However, be aware that there may be limitations on your claims and defenses rights under the FCBA and state law.
The FCBA requires that the sale be made in the same state as the cardholder's mailing address or within 100 miles of
that address. On the other hand, the FCBA also provides that state law dictates the location of the transaction. For
example, if you are a California resident and use your telephone to order a product from an out-of-state retailer,
under California law that sale took place at your home. It's likely that Internet transactions have or will have the
same status in California. These types of jurisdictional issues are rapidly evolving and can either help or hurt the
||Protect your privacy
Technology now provides companies with the ability to collect information about you and
potentially give or sell that information to others. Safeguard your privacy on-line by following these tips from the
- Keep personal information private. Don't disclose information such as your address, phone number, Social
Security number, or e-mail address unless you know who's collecting the information, why they're collecting it, and how
they'll use it.
Web site, including information about what information the company collects and how it will use it.
- Make choices. Many companies give you a choice on the Web site as to whether and how your personal
information is used. These companies allow you to decline, or "opt-out" of, having personal information used or shared
with other companies.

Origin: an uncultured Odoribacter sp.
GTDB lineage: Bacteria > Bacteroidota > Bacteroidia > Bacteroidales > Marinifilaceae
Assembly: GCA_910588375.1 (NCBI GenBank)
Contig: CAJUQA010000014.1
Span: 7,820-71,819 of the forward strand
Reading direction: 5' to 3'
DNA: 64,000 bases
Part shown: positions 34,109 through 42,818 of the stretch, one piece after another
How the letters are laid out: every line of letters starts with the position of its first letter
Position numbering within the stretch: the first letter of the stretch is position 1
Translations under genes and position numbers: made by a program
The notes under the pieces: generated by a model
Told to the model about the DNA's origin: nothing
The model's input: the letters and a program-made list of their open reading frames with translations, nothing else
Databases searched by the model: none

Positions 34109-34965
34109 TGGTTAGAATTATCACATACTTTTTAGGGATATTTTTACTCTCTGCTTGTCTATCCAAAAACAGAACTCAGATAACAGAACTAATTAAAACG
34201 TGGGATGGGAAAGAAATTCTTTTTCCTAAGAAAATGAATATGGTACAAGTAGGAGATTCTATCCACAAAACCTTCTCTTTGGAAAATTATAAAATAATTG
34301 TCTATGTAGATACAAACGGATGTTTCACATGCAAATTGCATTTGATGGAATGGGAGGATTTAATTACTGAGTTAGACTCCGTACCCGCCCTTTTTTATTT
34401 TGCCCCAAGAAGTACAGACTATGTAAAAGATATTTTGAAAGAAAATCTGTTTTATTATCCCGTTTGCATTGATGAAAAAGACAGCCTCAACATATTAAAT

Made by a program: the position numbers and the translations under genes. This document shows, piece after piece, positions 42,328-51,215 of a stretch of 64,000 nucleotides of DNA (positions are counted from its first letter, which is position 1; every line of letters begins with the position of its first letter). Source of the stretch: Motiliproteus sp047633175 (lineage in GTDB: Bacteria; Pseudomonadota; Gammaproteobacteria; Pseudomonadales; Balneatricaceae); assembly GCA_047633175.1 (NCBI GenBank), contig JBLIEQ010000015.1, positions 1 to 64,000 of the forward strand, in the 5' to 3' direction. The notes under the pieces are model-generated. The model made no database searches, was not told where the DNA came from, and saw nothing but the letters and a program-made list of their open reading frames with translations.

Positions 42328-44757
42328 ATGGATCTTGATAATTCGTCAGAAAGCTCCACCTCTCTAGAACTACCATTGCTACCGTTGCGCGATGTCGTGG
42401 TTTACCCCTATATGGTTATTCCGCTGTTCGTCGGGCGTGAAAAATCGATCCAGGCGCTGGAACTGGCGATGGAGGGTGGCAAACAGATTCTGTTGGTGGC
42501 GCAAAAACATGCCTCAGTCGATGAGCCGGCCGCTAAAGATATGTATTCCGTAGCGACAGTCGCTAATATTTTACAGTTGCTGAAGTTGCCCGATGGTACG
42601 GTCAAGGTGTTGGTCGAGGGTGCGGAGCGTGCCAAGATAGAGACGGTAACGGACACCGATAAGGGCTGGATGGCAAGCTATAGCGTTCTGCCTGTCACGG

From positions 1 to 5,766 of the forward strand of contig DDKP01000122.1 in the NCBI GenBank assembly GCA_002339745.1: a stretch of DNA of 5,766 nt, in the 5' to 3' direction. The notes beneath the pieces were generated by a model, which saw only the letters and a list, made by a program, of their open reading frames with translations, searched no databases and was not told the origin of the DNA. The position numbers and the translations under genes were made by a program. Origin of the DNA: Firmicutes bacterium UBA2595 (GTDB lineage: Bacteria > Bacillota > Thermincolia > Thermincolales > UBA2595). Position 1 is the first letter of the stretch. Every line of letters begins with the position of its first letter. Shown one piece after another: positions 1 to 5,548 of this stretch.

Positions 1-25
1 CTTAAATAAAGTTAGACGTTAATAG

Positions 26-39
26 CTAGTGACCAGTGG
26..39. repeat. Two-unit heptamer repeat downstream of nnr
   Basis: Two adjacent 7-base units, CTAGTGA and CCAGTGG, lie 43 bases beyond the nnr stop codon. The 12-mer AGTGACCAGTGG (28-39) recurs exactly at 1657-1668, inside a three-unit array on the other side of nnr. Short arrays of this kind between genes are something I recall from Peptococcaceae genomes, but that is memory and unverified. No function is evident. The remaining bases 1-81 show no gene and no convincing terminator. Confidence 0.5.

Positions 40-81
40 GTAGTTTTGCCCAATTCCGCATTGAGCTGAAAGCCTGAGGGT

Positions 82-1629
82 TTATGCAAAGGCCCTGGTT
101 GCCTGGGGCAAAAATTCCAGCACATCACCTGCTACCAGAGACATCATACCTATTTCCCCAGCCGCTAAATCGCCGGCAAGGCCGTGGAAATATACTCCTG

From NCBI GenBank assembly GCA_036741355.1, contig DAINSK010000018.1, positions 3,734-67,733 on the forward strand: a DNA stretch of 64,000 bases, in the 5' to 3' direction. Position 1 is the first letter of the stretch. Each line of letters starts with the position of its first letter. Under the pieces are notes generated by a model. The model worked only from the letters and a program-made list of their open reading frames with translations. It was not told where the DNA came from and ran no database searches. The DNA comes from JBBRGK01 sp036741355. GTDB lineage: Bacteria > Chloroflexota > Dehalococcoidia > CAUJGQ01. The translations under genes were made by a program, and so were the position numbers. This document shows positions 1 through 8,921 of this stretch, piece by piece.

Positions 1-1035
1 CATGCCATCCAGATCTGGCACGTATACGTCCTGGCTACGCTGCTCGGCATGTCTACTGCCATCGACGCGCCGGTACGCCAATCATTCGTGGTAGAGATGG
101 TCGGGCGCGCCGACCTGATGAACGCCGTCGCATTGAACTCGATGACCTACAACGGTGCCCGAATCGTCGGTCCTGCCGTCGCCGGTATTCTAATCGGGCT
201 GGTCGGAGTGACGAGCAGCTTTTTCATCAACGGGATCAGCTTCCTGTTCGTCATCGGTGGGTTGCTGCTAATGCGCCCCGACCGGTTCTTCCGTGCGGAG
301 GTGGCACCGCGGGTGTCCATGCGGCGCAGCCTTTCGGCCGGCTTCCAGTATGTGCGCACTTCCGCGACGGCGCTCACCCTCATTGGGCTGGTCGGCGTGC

The keys to safe
caution and care.
you know who's
why, and how
they'll use it.
|Private sales and on-line auctions |
Four years ago, Amelia Boss' 14-year-old son Ted used the Internet to sell some
trading cards. When he got a high bid from a dealer in Florida, he thought he covered his bases by sending the cards
c.o.d. but all he got for his efforts was a bounced check and months of trouble.
When Boss tried to collect the money, the dealer started all kinds of legal squirming, saying nothing was in
writing, there was no contract, and that they couldn't even prove it was him. Luckily for Ted, his mom is an "Internet
expert" and a law professor at Temple University in Philadelphia. When Boss doggedly pursued him, the dealer finally
paid. The experience has shown her that "people like this can easily dupe consumers, and it's easy to rip people off
for small amounts, because of the costs to recover any money."
Boss is concerned for people on either side of a private sale: Sellers need to make sure they get paid for their
merchandise. In this case, c.o.d. means "collect on delivery," not "cash on delivery," so specifically ask that the
post office require a guaranteed method of payment, such as a certified check, before handing over the goods.
Buyers need to know with whom they're dealing, what they're getting, and what recourse they have if they want to return
something. (Click here for more information on private sales and
|Part of the public's concern about shopping on-line involves cookies. What are they and why do some
consumers fear them?
Cookies are short pieces of data, stored on your computer, that Web servers use to help identify Web users, according
to the U.S. Department of Energy. Cookies only identify a Web user, although they may track a user's browsing habits.
For example, an Internet shopping site uses a cookie to keep track of which shopping basket belongs to you. You can set
your browser not to accept cookies, but it won't make you anonymous. Cookies can't do anything to your computer, and a
server can't find out your name or e-mail address, or anything about your personal computer, by using cookies. For more
information, click here.